The design makes use of four ducted fans which generate wind pressure redirected into downward-facing propulsion tubes. The drone itself is pretty large – about the size of a DJI Inspire 2. The body is mostly made of carbon fiber and balsa wood to keep the drone light. There’s even a parachute deployment system for the drone, although it is yet to be used. A DJI board provides the “brain” for the drone.
What makes this effort very impressive is that Stefano was able to document the whole manufacturing process and take several videos of the drone flying. Just about every component of the drone was customized according to the drone’s design. There were also a few video demonstrations of the drone doing basic flight maneuvers like hovering place, rotating, and gaining altitude.
A highlight of this project is the fact that the drone had four motors with a total power of 10,000 W. This is mostly due to the extra weight of the propulsion ducts, plus the inefficiencies introduced by the 90-degree bends. This bladeless drone may not have been a paragon of power efficiency, but it was a great first effort to develop technology that had not existed before.
Will a bladeless drone ever be commercially available?
The spinning propellers of a drone are one of its biggest hazards – everybody knows this, especially large drone manufacturers. However, this has not exactly hampered the increase in drone sales in the last couple of years. Drones seem to be hitting its stride in entering the mainstream market and now appeal to a wider audience.
Here’s the thing about drone propellers – they present such a clear and present danger that it forces drone pilots into a more careful, hazard-conscious state of mind. This also applies to the people watching a drone fly. Except for a freak accident, it’s normal human behavior to step back from a drone with rapidly spinning propellers.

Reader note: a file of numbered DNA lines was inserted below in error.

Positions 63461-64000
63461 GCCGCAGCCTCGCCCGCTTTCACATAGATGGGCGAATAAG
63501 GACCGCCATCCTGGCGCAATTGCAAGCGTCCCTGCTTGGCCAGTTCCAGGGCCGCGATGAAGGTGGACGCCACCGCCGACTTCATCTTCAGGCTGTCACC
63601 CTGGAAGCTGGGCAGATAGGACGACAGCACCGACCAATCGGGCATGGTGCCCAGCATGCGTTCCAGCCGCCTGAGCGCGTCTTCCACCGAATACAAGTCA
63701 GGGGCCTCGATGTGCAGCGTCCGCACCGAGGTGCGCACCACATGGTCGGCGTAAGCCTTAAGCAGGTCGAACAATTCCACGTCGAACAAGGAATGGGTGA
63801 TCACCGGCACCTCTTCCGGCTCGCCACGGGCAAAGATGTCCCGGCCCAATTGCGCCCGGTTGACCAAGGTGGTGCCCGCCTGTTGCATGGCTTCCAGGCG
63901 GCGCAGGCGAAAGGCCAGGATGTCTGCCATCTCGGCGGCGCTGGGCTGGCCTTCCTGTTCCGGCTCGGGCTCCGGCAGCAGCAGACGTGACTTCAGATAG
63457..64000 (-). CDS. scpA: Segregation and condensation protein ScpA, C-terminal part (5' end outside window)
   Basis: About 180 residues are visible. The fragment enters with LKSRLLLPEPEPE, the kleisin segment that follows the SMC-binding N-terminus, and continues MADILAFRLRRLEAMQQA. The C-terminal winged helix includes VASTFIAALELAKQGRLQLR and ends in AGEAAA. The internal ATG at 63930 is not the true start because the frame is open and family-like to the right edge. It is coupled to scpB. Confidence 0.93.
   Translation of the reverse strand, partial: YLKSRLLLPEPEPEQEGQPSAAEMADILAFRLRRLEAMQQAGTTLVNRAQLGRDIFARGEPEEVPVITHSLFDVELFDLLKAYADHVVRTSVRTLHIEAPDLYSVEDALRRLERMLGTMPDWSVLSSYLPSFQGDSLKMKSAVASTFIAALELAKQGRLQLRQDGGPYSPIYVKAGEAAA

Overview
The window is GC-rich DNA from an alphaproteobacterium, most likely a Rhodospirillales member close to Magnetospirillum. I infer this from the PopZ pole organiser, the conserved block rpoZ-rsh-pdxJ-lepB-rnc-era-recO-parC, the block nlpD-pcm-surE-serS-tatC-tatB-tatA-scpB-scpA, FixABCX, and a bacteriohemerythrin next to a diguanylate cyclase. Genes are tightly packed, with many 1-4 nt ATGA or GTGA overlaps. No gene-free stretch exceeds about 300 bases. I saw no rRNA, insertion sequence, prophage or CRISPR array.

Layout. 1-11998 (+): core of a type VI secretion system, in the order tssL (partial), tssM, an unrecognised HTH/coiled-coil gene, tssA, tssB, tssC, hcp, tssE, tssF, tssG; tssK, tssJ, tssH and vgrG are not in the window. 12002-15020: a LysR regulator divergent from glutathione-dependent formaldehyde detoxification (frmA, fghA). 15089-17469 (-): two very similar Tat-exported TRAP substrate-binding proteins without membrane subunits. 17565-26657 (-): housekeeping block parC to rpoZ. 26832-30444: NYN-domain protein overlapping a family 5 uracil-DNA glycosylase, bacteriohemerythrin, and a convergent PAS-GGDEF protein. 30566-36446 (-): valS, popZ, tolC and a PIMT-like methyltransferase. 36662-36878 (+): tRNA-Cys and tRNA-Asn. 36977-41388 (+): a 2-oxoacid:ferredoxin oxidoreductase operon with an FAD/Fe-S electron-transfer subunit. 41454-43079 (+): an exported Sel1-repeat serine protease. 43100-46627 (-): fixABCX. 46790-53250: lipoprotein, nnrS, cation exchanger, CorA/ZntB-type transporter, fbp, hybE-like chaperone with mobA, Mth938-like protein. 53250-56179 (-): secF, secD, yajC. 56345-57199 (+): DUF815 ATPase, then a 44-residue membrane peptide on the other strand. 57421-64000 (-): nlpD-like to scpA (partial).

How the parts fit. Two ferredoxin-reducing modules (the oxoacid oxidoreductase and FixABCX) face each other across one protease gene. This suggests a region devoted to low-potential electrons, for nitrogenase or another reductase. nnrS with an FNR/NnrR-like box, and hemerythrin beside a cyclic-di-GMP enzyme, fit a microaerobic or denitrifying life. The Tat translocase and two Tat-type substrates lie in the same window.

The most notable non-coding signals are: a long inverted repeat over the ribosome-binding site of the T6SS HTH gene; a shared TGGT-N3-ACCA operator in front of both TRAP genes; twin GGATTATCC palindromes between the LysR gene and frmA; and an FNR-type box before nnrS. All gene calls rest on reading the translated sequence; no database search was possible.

Of course, drone-related accidents still happen. However, these mostly come as a result of a drone crash, when the propellers are no longer spinning. In any case, a drone crash can still cause injury, exposed propellers or not.
What we’re trying to say is that large drone manufacturers probably aren’t all that concerned about designing bladeless drones. The current market is also so intensely competitive that introducing a novel new type of drone, which will likely be very expensive, might turn out to be a flop. It’s a huge risk, and these large brands may not even be willing to spend the money for intensive research and development.
This does not mean that there’s no market for bladeless drones. There are so many possibilities for a drone that can fly close to people with no fear of slicing off their fingers (or their faces). If one were to come along, we don’t expect to see it get a major market launch within the next ten years.
Even just the idea of a bladeless drone sounds interesting and futuristic. However, this is a concept that clearly needs a lot of work, as evident by the various efforts over the years to come up with one. Even the much-celebrated bladeless drone concept by Edgar Herrera has not seemed to move beyond the stage of being a concept.
Still, nothing is impossible in technology as long as there is a demand for it, and if there are innovative minds continuing to build on the idea. Who knows? We might just eat our own words and see a commercially available bladeless drone in two or three years. We would certainly be glad to be proven wrong on this one.